Football at the top needs serious sorting out. To think the Irish FA was going to win over Sepp Blatter and the big dogs at FIFA was mind boggling. Normally Iíd be ripping FIFA into how things are run, but in this case they are right because if FIFA were to give Ireland the 33rd spot, then so many other countries could appeal if a decision went against them in qualifying, the list could go on and on. The bottom line is this: until officials can get help in some way, shape, or form, these incidents will continue to happen and itíll stay a part of the game. Roy Keane always has something interesting to say whether you agree with him or not and certainly I havenít always done so but in this case when he gave his opinion he was spot on. From the point he made as to why the defenders didnít react fast enough to clear the ball, Shay Given not shouting instructions enough during the situation, and most importantly the golden rule of playing football or any sport for that matter play to the whistle! The Irish did not do that at that point. Granted by this point your legs start to give way, concentration is hard to keep up after 90 minutes itís a challenge mentally and physically.
Itís amazing as to how Raymond Domenech still has a job with the French national team. Now this has gone unnoticed but another reminder why I firmly canít believe he is national team manager and I know Iím not the only one who thinks this. In all honesty, he should have been ousted after 2006. At that point, he managed to convince the best player of his generation and one of the best of all time Zinedine Zidane to come out of retirement and bail him out which he did, but has this French team even progressed since ĎZizouí retired? Not at all. In fact, if the US were to draw France in the world cup I honestly feel it wouldnít be the worst deal Bob Bradley could get. Managers like Domenech and Carlos Quiroz of Portugal are clearly not the best and continue to rely on star players (or in Domenechís case a missed call by officials) to bail them out of certain situations and make them look good. Portugal wouldnít necessarily be a bad draw either in the group stage, because that happened back in 2002 and things worked out pretty well. Of course between now and June a lot of things can happen.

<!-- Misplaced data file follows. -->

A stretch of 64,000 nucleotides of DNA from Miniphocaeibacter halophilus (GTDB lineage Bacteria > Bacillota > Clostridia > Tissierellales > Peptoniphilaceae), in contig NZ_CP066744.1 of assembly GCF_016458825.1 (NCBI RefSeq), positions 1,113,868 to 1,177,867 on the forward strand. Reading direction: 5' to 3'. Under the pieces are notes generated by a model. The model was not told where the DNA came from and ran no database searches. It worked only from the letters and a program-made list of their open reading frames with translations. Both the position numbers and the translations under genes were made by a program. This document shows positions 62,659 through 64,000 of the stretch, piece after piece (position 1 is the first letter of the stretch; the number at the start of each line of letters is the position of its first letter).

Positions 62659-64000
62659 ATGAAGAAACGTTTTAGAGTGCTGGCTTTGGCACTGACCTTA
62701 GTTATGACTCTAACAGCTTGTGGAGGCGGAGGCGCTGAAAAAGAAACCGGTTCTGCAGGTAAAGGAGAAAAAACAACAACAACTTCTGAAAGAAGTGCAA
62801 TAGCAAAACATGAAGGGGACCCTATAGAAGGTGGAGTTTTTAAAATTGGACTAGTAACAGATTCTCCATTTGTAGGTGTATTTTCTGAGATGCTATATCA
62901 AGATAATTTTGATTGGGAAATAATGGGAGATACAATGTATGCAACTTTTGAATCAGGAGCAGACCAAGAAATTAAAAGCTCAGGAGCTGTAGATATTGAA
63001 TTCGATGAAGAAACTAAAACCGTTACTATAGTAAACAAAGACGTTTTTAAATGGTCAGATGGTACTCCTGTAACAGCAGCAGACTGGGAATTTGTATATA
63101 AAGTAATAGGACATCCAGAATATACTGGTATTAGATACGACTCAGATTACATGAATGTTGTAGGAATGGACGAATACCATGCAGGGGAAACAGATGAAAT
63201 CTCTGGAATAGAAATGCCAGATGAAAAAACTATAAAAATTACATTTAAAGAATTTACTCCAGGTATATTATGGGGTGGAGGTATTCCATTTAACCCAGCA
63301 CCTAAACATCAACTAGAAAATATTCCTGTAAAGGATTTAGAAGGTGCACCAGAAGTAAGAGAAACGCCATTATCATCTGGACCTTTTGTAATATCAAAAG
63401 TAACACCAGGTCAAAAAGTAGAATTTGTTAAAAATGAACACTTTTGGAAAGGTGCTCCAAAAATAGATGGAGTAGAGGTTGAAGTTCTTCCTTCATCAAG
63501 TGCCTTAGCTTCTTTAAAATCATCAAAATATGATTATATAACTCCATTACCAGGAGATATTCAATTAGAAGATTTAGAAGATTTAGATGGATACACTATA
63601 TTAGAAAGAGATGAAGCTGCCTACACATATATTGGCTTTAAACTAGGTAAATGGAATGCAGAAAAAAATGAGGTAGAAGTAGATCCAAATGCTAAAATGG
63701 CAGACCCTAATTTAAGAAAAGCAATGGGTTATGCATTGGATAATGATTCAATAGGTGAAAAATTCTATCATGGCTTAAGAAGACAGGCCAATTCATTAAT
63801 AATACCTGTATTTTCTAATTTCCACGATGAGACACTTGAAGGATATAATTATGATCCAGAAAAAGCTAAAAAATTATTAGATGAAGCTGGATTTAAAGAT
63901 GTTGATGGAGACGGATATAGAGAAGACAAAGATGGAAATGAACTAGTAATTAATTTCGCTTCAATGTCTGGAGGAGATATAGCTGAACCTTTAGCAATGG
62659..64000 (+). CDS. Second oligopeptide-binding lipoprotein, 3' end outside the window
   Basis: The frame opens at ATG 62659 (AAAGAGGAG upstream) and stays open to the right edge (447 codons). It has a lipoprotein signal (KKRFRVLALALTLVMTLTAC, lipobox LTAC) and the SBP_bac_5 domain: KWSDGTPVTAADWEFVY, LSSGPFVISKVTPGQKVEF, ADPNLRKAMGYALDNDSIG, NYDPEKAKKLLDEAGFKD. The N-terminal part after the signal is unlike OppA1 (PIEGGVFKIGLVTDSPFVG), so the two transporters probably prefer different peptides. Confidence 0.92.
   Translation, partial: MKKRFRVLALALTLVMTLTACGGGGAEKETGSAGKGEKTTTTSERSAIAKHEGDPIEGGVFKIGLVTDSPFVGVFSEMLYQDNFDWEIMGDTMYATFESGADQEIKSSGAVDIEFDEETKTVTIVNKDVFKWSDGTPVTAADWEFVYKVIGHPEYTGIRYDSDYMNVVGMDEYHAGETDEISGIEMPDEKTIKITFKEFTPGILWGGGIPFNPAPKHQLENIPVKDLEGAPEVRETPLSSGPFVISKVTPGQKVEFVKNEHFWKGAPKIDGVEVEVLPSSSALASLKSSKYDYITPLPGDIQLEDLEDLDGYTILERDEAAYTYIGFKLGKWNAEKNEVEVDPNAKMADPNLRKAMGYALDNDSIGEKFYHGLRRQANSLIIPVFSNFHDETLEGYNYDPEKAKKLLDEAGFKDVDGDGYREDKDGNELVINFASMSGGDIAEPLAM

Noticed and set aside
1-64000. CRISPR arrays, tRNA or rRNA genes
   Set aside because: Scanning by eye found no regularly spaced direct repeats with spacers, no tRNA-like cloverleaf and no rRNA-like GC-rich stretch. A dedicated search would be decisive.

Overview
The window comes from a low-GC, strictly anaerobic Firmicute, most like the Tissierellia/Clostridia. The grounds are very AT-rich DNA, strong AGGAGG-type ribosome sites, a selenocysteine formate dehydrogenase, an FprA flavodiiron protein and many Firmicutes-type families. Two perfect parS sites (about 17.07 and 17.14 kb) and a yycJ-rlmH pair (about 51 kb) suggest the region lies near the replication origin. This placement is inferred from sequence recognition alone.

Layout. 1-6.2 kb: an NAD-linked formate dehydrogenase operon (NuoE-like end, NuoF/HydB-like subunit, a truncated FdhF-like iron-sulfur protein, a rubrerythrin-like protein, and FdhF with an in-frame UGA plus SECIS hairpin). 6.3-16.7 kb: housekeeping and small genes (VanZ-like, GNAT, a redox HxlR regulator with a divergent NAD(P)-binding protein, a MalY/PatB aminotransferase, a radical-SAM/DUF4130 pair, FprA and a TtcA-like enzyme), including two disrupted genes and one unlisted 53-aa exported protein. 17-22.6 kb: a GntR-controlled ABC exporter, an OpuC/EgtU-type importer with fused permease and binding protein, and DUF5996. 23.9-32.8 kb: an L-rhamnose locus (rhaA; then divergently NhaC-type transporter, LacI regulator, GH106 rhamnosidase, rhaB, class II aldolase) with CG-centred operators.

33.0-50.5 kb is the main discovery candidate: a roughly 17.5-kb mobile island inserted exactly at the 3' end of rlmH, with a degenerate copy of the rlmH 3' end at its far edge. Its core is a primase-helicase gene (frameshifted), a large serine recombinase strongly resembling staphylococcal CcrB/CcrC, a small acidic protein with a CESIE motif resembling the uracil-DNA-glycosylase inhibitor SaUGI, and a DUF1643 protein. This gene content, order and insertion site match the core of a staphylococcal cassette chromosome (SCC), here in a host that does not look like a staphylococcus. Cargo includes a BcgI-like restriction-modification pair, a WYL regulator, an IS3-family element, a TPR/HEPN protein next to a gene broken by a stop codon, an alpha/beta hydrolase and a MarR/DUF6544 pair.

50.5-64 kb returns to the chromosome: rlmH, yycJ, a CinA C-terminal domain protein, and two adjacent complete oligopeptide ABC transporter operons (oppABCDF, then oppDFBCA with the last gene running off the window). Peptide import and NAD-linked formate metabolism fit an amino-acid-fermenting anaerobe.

So we have many things to learn from this one split second decision Henry made, but I look at it as an opportunity to change the game for the better. I just hope FIFA realize this as well.
Editor’s Note: Geoff Reid appears on WVHooligan each week. Feel free to leave him comments below.